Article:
Finally, we define the Hierarchical Decomposition Tree (HDT) which is the main data structure utilized for the novel \(\mathcal {ORED}\) algorithm and is constructed based on the HDS \(\bar{H}\). HDT is an *h*-level tree where its *ith* level nodes are the members of \(H_i\) (for every \(i=0,1,\ldots ,h\)) and any ith level tree node \(S\in H_i\) is connected to its parent \(S'\in H_{i+1}\) in upper-level (\(i+1\)) if \(S\subseteq S'\).

### Construcing the oblivious routing scheme

First, we show how Algorithm 2 constructs the oblivious routing scheme (mentioned in [21]) which plays the main role in simplification of the couple optimization problems mentioned in Section II by placing more restrictions on the problems, shrinking their feasible areas, and subsequently reducing the computational complexity of them so that their solutions become computationally feasible.

Algorithm 2 gets the weighted graph \(\mathcal {G}\) as its input and returns function \( \mathbb {S}:\{G_i\}_1^n\times \{F_i\}_1^q\mapsto \mathcal {P}(E) \) which represents the oblivious routing scheme and specifies a path^{Footnote 8} in graph \(\mathcal {G}\) for every pair of source-sink nodes. The algorithm starts with generating \(27\log |V|\) random HDS’s utilizing randomized Algorithm 1. The reason for generating multiple random HDS’s is to assure the existence of at-least one HDS \(\bar{H}\) for every pair of nodes \(source\in G\) and \(sink\in F\). In fact, Iyengar et al. in [21] proved that the probability of existing at-least one \(\alpha \)-padding HDS among the \(c\log |V|\) HDS’s constructed by Algorithm 1 is more than \(1-e^{-\frac{(c-2)^2}{2c}}\) (for every \(\alpha \le 1/8\)). By considering \(c\ge 27\), the mentioned probability would be greater than \(1-10^{-5}\) which provides a reasonable theoretical guarantee that Algorithm 2 will find at-least one HDS for every source-sink pair.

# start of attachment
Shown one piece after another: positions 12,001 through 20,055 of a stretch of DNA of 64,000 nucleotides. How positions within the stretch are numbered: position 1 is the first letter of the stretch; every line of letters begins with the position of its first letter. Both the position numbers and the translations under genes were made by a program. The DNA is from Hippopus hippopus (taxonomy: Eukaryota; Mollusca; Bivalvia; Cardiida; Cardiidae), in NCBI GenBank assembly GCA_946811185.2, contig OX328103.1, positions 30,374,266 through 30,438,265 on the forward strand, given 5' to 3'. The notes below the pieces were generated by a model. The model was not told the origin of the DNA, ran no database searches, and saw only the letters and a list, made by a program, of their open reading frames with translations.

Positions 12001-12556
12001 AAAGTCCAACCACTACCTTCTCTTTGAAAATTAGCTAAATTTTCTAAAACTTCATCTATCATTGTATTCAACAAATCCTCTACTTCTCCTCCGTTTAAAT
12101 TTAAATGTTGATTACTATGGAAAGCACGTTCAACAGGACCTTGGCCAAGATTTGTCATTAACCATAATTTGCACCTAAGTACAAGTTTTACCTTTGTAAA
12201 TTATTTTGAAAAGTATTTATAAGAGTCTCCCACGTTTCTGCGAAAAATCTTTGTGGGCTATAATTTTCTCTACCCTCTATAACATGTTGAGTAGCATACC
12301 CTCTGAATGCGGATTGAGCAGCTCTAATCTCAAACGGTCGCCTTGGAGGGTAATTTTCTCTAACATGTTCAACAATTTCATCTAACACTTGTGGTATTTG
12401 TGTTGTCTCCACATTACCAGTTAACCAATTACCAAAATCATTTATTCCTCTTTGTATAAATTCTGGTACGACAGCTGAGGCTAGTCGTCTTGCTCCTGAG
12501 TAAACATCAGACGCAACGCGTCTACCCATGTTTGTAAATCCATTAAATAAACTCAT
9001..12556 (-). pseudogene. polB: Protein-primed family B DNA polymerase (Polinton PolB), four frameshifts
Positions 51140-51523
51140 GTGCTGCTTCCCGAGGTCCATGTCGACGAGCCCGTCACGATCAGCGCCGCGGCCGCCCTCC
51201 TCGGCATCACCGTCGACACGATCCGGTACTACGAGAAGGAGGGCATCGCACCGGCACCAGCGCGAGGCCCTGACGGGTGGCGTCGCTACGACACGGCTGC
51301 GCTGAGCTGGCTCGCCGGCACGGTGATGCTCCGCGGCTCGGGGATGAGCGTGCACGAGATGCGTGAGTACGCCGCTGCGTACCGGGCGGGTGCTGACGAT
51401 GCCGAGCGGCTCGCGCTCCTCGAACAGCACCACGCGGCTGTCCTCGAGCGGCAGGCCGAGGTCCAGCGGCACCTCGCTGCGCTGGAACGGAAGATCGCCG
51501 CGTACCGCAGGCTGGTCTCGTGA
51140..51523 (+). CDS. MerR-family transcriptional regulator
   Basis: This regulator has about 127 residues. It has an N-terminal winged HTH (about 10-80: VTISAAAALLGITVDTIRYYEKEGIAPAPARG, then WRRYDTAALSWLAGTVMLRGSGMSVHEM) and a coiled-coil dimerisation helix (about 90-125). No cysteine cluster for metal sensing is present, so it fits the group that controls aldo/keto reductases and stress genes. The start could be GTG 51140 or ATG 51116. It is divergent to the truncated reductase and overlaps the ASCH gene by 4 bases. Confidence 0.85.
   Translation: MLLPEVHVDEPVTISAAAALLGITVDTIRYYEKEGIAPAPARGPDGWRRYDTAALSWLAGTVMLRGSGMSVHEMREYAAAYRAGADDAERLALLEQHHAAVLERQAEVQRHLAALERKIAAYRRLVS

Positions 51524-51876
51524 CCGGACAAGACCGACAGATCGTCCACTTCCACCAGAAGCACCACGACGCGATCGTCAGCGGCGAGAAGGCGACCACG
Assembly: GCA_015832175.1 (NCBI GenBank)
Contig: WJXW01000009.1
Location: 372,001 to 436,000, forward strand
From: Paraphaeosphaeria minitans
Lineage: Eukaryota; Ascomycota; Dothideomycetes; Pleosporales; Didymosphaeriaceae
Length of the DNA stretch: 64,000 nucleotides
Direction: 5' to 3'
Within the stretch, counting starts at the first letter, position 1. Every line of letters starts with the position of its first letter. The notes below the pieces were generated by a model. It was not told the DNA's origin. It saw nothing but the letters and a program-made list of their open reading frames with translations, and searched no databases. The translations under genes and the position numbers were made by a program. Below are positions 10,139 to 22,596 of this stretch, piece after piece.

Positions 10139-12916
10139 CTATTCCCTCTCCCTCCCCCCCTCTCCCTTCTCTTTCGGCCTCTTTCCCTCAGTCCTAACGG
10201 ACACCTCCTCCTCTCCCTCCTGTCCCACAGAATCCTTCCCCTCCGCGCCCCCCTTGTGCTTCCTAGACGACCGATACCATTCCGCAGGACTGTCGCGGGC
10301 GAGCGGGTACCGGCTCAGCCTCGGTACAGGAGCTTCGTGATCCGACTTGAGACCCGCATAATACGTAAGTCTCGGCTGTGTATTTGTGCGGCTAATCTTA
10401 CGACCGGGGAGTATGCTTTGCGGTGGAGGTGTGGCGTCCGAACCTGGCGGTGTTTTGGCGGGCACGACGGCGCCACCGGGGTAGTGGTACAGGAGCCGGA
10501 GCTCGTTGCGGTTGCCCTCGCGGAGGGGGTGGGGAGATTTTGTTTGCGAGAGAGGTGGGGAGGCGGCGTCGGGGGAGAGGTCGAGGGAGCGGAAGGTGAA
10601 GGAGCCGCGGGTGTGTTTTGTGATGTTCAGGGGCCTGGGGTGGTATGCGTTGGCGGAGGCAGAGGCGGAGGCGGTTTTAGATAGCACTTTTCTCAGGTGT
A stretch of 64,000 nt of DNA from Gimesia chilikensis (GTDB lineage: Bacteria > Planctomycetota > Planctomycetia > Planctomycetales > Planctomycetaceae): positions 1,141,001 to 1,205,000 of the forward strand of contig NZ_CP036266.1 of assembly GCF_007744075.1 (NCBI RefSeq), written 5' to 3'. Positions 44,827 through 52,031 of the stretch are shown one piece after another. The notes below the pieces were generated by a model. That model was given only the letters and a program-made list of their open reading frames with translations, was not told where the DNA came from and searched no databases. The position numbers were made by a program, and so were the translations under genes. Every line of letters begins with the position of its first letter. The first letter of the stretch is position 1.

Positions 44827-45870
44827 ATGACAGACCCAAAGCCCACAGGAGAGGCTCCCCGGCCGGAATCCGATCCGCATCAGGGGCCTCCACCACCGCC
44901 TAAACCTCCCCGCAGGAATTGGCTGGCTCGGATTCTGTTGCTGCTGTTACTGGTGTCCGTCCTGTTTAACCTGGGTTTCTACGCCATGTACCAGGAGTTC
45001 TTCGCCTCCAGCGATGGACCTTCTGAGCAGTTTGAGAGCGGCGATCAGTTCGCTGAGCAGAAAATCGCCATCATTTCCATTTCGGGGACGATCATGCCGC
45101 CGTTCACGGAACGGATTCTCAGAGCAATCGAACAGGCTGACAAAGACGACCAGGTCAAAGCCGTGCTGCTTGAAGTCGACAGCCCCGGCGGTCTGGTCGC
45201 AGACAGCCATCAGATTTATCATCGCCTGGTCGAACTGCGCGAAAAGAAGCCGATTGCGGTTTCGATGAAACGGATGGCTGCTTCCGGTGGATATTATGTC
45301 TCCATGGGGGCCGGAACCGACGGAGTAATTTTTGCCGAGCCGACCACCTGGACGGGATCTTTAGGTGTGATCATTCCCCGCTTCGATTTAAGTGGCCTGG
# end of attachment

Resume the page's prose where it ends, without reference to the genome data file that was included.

After creating \(27\log |V|\) random HDS’s and their corresponding HDTs, Algorithm 2 runs its main loop in lines 5–11 for every pair of source-sink nodes. Assume *T* as the HDT corresponding to the \(\alpha \)-padding HDS of an arbitrary pair of source-sink nodes. Tree *T* would have a pair of leaves (level-zero nodes) corresponding to the source and sink (as \(\mathcal {G}\) is supposed to be a weighted graph of the weight function greater than one for every edge). Let *p* denote the only tree path connecting the mentioned leaves together. Finally, the resulted routing scheme is computed in line 11 where the path between source and sink nodes \(\mathbb {S}(source,sink)\) is obtained by projecting *p* on graph \(\mathcal {G}\). The projection of path *p* of HDT *T* on graph \(\mathcal {G}\) is defined in the following way:

*Consider*
\(\gamma _e\)
*as the shortest path between the incident nodes of arbitrary edge*
\(e\in p\)
*in graph*
\(\mathcal {G}\). *The projection of tree path*
*p*
*on the graph is obtained by concatenating all of the shortest paths*
\(\gamma _e\)s *back to back. In the case that the concatenation result is not a simple path and has crossed some nodes more than once, the projected path will be the shortest simple path corresponding to the concatenation result.*

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Boroojeni, K.G., Amini, M.H., Iyengar, S.S. *et al.* An economic dispatch algorithm for congestion management of smart power networks.
*Energy Syst* **8**, 643–667 (2017). https://doi.org/10.1007/s12667-016-0224-6

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DOI: https://doi.org/10.1007/s12667-016-0224-6

### Keywords

- Congestion management
- Economic dispatch
- Loss minimization
- Oblivious network design
- Smart power network